Valentine's Day public holiday a lovely idea

The boxes stood glittering on the shelf, an inviting array of overpriced caloric bombs.

I nudged my husband and pointed to the "Valentine's Day: Treats for your Sweet" sign. "Don't forget, I like only dark chocolate," I said.

"That's nice," he said agreeably. "But you're the one who has to buy them for me."

"But it's Valentine's Day," I protested. "And you don't even like chocolate."

"That's not the point," he replied. "In Japan, girls buy boys gifts on Valentine's Day. And you better buy me a big box, otherwise very embarrassing for me."

Unfortunately, he was right. When Japanese confectioners tried to import the lucrative tradition of Valentine's Day in the 1950s, they overlooked one fact: Japanese men are not used to buying nice things for their women.

In the first year Valentine's Day chocolates were introduced in Japan, sales reportedly came up to a grand total of three chocolate bars.

So, as the best companies do, sweet makers repositioned the product to fit their market. Instead of selling to men, they designated Feb 14 as The Day Japanese Women Buy Chocolates.

And not just one box each either. Thanks to a savvy advertising blitz, Japanese women now have to buy boxes upon boxes of "giri" (obligation) chocolates for their male colleagues and "cho giri" (ultra-obligation) chocolates for the particularly annoying office sleazebags.

Then they have to splash out on ingredients and recipes to make their own "honmei" chocolates to convey their "genuine sentiments" to that one special guy.

In recent years, Japanese consumers have become so brainwashed they've invented their own customs. Not content with just buying chocolates for boys, girls now exchange "tomo-choko" - "tomodachi" or "friend" chocolates - on Feb 14.

What really takes the (heart-shaped) cake, however, is the latest "new" trend: Japanese guys giving girls chocolates on Valentine's Day.

Naturally, these are called "gyaku" or "reverse" chocolates. To promote them, some companies have even begun printing their designs backwards on chocolate boxes.

All this means that from a non-event 60 years ago, Valentine's Day in Japan has become a huge production today, accounting for 20 per cent of the country's chocolate sales in a year.

The best part is, the country now has two Valentine's Days. Guys repay the girls they like with sweets on March 14, known as White Day - named after the marshmallows whose manufacturers, well, manufactured the idea.

So what can Singapore learn from all this? There are two lessons.

First, Valentine's Day is obviously a gold mine for companies seeking profits. But it is also a godsend for countries seeking more babies.

In the weeks leading up to Feb 14, people are more open to romance. Between Christmas and Valentine's Day, new subscriptions at jump 130 per cent.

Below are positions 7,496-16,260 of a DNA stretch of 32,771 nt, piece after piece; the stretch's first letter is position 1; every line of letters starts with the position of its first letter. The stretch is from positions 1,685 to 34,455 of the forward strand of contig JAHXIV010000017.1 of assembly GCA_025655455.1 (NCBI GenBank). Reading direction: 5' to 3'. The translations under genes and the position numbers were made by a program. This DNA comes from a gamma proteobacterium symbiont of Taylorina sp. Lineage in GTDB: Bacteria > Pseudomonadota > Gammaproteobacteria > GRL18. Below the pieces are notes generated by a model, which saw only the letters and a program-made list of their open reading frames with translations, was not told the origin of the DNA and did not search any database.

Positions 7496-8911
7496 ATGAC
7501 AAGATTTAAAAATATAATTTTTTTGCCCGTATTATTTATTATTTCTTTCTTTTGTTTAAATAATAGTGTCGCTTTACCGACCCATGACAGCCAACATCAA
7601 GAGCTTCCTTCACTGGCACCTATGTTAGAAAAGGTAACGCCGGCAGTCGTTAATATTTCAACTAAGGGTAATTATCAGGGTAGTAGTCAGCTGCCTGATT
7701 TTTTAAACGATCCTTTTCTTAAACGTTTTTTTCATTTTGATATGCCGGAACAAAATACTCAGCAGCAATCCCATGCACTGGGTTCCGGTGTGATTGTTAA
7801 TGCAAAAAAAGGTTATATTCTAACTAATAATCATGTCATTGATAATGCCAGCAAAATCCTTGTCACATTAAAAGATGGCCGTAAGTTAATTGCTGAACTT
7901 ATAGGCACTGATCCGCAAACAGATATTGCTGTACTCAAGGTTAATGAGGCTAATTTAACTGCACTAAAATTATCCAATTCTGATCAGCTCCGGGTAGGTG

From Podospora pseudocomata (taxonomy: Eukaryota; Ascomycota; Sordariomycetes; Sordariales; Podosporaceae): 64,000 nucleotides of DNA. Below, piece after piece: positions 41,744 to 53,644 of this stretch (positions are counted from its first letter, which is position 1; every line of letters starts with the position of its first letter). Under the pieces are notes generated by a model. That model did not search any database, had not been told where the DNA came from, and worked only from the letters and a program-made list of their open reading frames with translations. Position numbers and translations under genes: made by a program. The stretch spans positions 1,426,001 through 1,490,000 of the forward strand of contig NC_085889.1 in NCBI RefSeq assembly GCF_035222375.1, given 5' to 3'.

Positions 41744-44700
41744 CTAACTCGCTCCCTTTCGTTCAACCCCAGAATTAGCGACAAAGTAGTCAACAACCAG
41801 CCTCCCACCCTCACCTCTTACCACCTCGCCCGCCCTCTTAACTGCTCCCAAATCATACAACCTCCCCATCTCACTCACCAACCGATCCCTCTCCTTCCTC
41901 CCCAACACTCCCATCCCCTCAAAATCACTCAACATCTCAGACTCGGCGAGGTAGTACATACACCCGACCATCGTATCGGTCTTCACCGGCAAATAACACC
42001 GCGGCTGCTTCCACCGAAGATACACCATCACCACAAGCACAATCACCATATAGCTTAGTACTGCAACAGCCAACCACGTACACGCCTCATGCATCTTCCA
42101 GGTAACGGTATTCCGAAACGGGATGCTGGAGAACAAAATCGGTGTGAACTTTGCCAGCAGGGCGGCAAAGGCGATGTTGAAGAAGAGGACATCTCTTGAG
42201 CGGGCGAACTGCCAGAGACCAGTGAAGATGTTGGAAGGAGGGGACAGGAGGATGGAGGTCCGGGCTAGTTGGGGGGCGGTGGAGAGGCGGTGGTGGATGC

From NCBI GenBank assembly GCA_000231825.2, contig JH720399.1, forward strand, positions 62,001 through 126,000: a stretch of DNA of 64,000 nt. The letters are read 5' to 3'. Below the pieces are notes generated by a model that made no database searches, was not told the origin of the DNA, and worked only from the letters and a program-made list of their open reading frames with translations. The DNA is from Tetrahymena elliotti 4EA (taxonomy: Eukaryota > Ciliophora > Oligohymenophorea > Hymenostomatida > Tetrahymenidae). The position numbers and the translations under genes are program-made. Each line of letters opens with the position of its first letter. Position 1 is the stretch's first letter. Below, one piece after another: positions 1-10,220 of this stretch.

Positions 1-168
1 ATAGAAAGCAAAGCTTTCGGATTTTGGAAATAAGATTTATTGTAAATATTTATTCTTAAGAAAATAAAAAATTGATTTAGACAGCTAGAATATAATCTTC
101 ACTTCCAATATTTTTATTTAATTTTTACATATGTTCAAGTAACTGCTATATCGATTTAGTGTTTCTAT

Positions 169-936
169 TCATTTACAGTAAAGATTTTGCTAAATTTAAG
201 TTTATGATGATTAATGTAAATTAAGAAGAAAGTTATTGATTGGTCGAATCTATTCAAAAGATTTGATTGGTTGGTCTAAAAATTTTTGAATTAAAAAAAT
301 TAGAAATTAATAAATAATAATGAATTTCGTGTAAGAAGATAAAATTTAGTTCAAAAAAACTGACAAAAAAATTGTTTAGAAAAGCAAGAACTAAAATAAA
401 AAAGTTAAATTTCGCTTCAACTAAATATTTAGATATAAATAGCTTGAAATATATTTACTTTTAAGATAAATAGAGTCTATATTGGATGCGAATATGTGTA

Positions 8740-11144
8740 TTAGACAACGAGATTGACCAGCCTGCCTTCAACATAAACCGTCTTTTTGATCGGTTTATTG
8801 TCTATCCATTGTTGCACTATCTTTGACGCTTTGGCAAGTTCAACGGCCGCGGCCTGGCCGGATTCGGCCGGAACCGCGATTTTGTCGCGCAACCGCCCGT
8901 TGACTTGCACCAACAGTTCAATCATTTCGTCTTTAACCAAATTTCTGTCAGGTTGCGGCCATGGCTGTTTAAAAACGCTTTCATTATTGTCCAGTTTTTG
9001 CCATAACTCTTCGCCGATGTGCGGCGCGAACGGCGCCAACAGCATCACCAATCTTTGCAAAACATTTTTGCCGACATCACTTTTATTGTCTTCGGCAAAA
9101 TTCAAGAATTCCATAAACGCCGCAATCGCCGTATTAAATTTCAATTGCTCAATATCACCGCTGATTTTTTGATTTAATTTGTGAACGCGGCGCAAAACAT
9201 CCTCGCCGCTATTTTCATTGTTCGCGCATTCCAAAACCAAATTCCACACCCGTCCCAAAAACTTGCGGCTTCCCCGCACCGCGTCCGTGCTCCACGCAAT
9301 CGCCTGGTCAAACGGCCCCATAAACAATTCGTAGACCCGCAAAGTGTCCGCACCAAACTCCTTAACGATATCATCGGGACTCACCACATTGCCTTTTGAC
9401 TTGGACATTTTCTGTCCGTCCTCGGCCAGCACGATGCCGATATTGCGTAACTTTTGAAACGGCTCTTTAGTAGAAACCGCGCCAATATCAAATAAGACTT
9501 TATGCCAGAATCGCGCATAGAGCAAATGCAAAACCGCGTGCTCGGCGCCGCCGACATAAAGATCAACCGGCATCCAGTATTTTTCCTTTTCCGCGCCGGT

Meanwhile, wine makers sell more than 1.6 million bottles of bubbly in the week of Valentine's Day, while Durex says condom sales rise 20 to 30 per cent in the two weeks around that date.

Clearly, the day of love is a natural start to nine months of baby. Except Singaporeans don't seem to be convinced.

Which brings us to the second lesson. Success in policy making, like in marketing, lies in the right packaging.

How to make Singaporeans buy into Valentine's Day? Give them what they want most: a public holiday.

No one is in the mood to work on Feb 14 anyway. Girls are daydreaming about their romantic evenings ahead, guys are scrambling to make last-minute restaurant reservations and people without a date are all grumpy.

Why not give everyone the day off, or at least a half day, to either get an early start to the night's festivities or drown their sorrows at a bar with other attractive singles?

Singapore already has fewer public holidays and annual leave days than most other countries. Another day won't make much of a difference - it might even raise productivity where it actually counts.

To really seal the deal - or, more accurately, to make sure Singaporeans do - the holiday should fall not on Valentine's Day itself, but on the Friday of that week.

After all, a free public holiday is great, but a long weekend is what really gets Singaporeans in the mood.

Most importantly, the authorities need to track down the people responsible for mysteriously removing condoms from sale at a local university recently - and hire them to perform the exact same trick on Valentine's Day, but this time islandwide.

Mix all this up and throw in a bit of good old-fashioned romance, and hospitals may just have to hire more highly skilled nurses in November to handle the deluge of babies.

Will this idea work? There's only one way to find out. And if it does, I don't need any thanks, really.

Just send over some good chocolates. Dark ones, please.

This article was first published in The Straits Times on Feb 17, 2013

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